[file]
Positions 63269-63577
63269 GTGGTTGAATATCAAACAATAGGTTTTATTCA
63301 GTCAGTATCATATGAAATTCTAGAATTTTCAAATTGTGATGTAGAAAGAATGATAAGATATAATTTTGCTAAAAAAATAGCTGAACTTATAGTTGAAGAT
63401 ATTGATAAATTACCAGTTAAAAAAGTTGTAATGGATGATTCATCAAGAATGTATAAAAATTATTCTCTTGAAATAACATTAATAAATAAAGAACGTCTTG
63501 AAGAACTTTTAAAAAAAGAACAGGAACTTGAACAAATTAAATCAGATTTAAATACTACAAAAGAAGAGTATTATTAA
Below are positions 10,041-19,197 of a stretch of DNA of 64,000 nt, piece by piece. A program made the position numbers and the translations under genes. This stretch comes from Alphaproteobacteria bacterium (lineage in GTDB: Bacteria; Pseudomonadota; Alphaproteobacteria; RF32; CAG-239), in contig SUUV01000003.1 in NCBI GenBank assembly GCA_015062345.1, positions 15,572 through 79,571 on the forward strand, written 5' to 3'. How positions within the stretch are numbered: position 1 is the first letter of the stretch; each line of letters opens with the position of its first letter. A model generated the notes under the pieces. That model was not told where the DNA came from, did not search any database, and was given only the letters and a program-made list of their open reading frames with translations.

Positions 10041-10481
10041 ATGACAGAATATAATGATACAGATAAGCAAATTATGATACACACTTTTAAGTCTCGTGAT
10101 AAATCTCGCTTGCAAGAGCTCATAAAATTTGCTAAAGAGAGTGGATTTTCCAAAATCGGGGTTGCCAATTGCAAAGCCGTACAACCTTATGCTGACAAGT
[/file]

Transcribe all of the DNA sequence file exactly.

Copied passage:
Positions 63269-63577
63269 GTGGTTGAATATCAAACAATAGGTTTTATTCA
63301 GTCAGTATCATATGAAATTCTAGAATTTTCAAATTGTGATGTAGAAAGAATGATAAGATATAATTTTGCTAAAAAAATAGCTGAACTTATAGTTGAAGAT
63401 ATTGATAAATTACCAGTTAAAAAAGTTGTAATGGATGATTCATCAAGAATGTATAAAAATTATTCTCTTGAAATAACATTAATAAATAAAGAACGTCTTG
63501 AAGAACTTTTAAAAAAAGAACAGGAACTTGAACAAATTAAATCAGATTTAAATACTACAAAAGAAGAGTATTATTAA
Below are positions 10,041-19,197 of a stretch of DNA of 64,000 nt, piece by piece. A program made the position numbers and the translations under genes. This stretch comes from Alphaproteobacteria bacterium (lineage in GTDB: Bacteria; Pseudomonadota; Alphaproteobacteria; RF32; CAG-239), in contig SUUV01000003.1 in NCBI GenBank assembly GCA_015062345.1, positions 15,572 through 79,571 on the forward strand, written 5' to 3'. How positions within the stretch are numbered: position 1 is the first letter of the stretch; each line of letters opens with the position of its first letter. A model generated the notes under the pieces. That model was not told where the DNA came from, did not search any database, and was given only the letters and a program-made list of their open reading frames with translations.

Positions 10041-10481
10041 ATGACAGAATATAATGATACAGATAAGCAAATTATGATACACACTTTTAAGTCTCGTGAT
10101 AAATCTCGCTTGCAAGAGCTCATAAAATTTGCTAAAGAGAGTGGATTTTCCAAAATCGGGGTTGCCAATTGCAAAGCCGTACAACCTTATGCTGACAAGT